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Marge Berer: Jeremy Hunt supports 12 week limit for abortion

8 Oct, 12 | by BMJ

At the Labour conference last week, Andy Burnham accused Jeremy Hunt of failing to make any statements about important current health service issues in parliament since he became health secretary. What a pity he decided to speak up last week, because now we know just how uninformed he is. Hunt said he favoured reducing the abortion time limit to 12 weeks. Really? How much more irrelevant can it get with this government? But he wasn’t alone. Maria Miller, who became women’s minister in the recent shuffle, had already expressed her personal opinion on the abortion time limit in the Guardian. Theresa May was then pushed to take a view on the Today programme on Saturday, and (not to be left out) David Cameron also offered his two cents’ worth on the BBC. A bit like lemmings, except that they all had different views, and the government, according to Cameron, has no plans to put forward legislation anyway. Still, every news outlet in the country seems to have picked up on it. Is that what the media are for these days—to report every off-the-cuff, unthought-out opinion that comes down the road? Give me a break. This is non-news. more…

Peter Bailey: Own up and ask for help

10 Sep, 12 | by BMJ

When I was twelve, I had a splendid bicycle. I cleaned and oiled and polished it. I looked for ways to improve it. One day, I thought I would take the Sturmey Archer three speed gear hub apart to oil it and make it work better, faster, and more smoothly for less effort.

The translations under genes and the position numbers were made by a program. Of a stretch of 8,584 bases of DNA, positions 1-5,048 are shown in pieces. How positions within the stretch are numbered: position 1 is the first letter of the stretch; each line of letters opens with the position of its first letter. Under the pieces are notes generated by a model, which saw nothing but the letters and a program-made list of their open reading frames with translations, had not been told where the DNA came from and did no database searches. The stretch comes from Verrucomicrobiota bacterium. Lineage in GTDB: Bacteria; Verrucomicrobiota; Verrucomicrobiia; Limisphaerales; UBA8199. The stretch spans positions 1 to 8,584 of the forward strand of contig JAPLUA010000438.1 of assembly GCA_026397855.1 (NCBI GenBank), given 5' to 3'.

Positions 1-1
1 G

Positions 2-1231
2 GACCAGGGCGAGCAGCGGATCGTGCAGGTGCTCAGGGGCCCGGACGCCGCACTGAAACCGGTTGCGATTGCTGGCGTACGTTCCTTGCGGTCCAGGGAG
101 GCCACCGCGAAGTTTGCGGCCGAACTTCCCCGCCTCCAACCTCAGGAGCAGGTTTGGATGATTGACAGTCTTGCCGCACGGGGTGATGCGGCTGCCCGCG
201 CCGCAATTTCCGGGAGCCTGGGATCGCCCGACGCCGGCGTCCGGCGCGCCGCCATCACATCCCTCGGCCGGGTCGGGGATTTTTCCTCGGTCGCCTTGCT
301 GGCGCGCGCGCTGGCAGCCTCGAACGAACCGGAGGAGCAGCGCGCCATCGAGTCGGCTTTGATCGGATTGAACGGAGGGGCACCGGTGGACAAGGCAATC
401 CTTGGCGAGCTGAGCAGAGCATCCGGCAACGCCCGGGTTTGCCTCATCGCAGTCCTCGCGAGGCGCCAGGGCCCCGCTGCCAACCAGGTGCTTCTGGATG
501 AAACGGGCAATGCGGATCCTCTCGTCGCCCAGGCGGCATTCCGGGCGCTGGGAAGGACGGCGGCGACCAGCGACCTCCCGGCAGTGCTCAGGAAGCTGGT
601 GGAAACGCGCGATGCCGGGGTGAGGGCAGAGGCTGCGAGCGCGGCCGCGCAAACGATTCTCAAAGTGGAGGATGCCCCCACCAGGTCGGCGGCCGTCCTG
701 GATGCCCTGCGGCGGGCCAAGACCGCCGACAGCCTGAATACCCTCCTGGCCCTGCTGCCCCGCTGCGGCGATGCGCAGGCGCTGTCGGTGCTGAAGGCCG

I knew it would be a complex job, so I studied diagrams first and read bike maintenance manuals. When I was sure I knew what I was doing, I made a start. I carefully laid the parts out in a line as I dismantled the hub. My father looked over my shoulder and said “Are you sure you know what you’re doing?” and my Mother said “You’ll need to clear those parts off the table in time for supper.” more…

NHS pension strike—we are preparing to make a stand

15 Jun, 12 | by BMJ

We are planning to take industrial action at our GP surgery. We’re unanimous about the blatant inequity being thrust down our throats by Mr Lansley and the anger we feel is palpable. We weren’t completely in agreement about what we’d be prepared to do about it—but when the date was announced, we realised that the two doctors who were less sure about what they wanted to do would be absent anyway on 21st June—and as long as we kept our patients safe, they didn’t stand in the way of the rest of the team taking action. In fact deep down they know it’s the right thing to do. On the day it has to be all for one and one for all—and so it will be. more…

Martin McShane: Win, win, win?

23 May, 12 | by BMJ

Martin McShaneIn the last week, I have managed to catch up with two old friends who are the sort of GPs who I would be delighted to look after me or my family. As I listened to them both, I empathised with the pressures general practitioners face. On top of the burden of more and more patients with co-morbidities for whom more and more is expected from general practice, GPs are expected to find time to get deeply involved in commissioning. The pressures on GPs and practices are growing and they are under strain. more…

Richard Smith: Are we too concerned with confidentiality? A fable

4 May, 12 | by BMJ

Richard SmithI am the chief medical officer of our family. I am the bridge between my family members, some of them eccentric and one of them demented, and an unforgiving health system. Many doctors—indeed, anybody familiar with the strange language and rigidities of health systems—fulfil the same role, and it gives us some useful bottom up views of our health service.